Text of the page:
The Mark Plan…

Ok, here is my big marathon plan.  Mark and I are running the San Antonio marathon in November.  We are both hoping to PR…for me a 3:20, for him a sub-3! (I am sure you are wondering what someone who is fast is doing hanging around me…I wonder too sometimes).   Mark is also a newly crowned RRCA certified coach, and is using his new skills to help me.   I got my plan the other night, and I am excited.  Here’s how it is different:

In the past, I typically build up to the distance, with my longest runs being right before the marathon.  The RRCA style of coaching that my plan is based on is that of periodization.  In essence, you don’t train up to the distance you train up to the speed.   It starts with a base building phase, and I’ll be doing 20+ mile runs pretty early on.    Mark has given me specific pace ranges to run everything in.  The long runs are the slowest, and there are 8-10 mile midweek runs.  A new change is short (4-5 mile) runs and a hard pace.  I typically always run at least 6-7 miles.  The shorter runs counter the fact the other weekly runs are 8-10 miles.    About 8 weeks out from the marathon, we start the sharpening phase.  The pace ranges get quicker, and the tempo runs have segments of increasing length at marathon goal pace.  This style of training is actually not new to me.  This is what we did in high school cross country.  I was on a very competitive team, and we really trained more like a college level runner would, averaging about 50 miles a week, but only running M-F.  In the beginning of the season we did the bulk of our mileage, and at the end it was exclusively speed work.  We were also always given a pace range for everything, and there were specific runs we were instructed to take slow.   This is also the way a lot of elite runners train.

I don’t think this plan is good if you are new to marathons.    If you are new, I still think a plan with a steady increase in long runs is the way to go.   I’m going to give this plan a try though.  It will still be about the same amount of miles a week I usually run now, just spread out a little different.  We start June 1, but I get the first couple weeks as recovery weeks from the Estes Park marathon.  I am happy Mark loves making spreadsheets so much, because I have everyday from June 1 to mid November planned out for me, and I know exactly how fast I need to do each run.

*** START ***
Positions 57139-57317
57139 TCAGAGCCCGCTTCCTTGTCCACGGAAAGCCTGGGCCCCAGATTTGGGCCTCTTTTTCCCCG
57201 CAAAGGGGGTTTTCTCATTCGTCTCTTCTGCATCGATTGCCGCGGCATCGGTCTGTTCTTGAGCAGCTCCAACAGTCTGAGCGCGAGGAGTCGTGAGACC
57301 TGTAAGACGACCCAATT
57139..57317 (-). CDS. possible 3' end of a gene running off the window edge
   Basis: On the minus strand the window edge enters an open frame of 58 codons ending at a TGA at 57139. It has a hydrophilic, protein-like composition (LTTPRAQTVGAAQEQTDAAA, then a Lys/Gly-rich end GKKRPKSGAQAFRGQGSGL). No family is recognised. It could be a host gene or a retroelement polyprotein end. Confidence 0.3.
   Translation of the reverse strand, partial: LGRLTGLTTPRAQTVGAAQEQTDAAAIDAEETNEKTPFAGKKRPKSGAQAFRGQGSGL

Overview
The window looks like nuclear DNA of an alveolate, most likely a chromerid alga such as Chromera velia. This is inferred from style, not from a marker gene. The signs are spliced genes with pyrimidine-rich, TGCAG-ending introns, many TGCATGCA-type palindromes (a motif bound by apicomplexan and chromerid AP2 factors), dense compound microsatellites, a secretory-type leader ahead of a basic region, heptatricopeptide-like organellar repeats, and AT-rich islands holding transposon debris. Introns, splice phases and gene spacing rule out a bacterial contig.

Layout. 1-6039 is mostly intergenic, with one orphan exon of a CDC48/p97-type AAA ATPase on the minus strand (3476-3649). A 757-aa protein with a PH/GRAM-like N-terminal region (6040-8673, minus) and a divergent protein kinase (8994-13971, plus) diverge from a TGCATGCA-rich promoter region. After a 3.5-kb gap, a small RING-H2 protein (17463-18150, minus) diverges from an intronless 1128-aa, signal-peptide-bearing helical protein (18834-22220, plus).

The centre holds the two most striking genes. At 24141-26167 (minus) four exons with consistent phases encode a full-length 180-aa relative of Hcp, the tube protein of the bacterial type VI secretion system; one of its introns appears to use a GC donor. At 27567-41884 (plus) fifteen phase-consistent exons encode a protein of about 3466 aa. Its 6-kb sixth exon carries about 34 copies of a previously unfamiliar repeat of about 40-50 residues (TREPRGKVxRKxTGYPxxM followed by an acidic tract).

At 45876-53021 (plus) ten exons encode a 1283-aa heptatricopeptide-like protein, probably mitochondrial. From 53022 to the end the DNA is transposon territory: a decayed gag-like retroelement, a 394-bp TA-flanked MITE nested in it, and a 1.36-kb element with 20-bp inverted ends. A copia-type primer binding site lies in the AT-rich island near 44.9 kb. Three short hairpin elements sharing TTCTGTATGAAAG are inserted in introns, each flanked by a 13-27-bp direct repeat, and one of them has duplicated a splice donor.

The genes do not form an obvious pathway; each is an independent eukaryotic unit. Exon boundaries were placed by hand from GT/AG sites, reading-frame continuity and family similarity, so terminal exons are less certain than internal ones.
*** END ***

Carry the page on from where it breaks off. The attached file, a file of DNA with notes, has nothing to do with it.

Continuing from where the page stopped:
Ok, housework calls.  The little boy and I spent the morning getting my car serviced.  That was fun (NOT!).  He had way to much energy when we got home, but was sleepy at the same time and imploded.  He is asleep now, and I need to take advantage.

If anyone has any questions on Mark’s plan or any training you plan on doing, let me know.  If I am not sure of the answer I can always forward to him.


3 thoughts on “The Mark Plan…”

  1. Yeah, that’s not a plan I’d give a novice runner. On the other hand, it doesn’t completely fit the RRCA approach either, but I hope it will serve us both well.

    Oh, and as for the “fast” comment, may I remind you that we are entering that nasty humid summer season where I regularly struggle on runs and often refer to them as “death by Clea” 🙂

  2. Ooooh what an interesting plan!! Let me know if he needs a guinea pig for a beginner, virgin marathoner. Ha!!

    Hope the car service didn’t cost an arm and a leg.

    1. Hey Micki, I will gladly help you if you want to run your first marathon. Mark and I both agreed there was some stuff from his RRCA class we disagreed with, and some we liked, and he kinda focused on the parts he liked, and also based it on stuff I am already doing. I love helping people do their first marathon, so just let me know if you need any tips.

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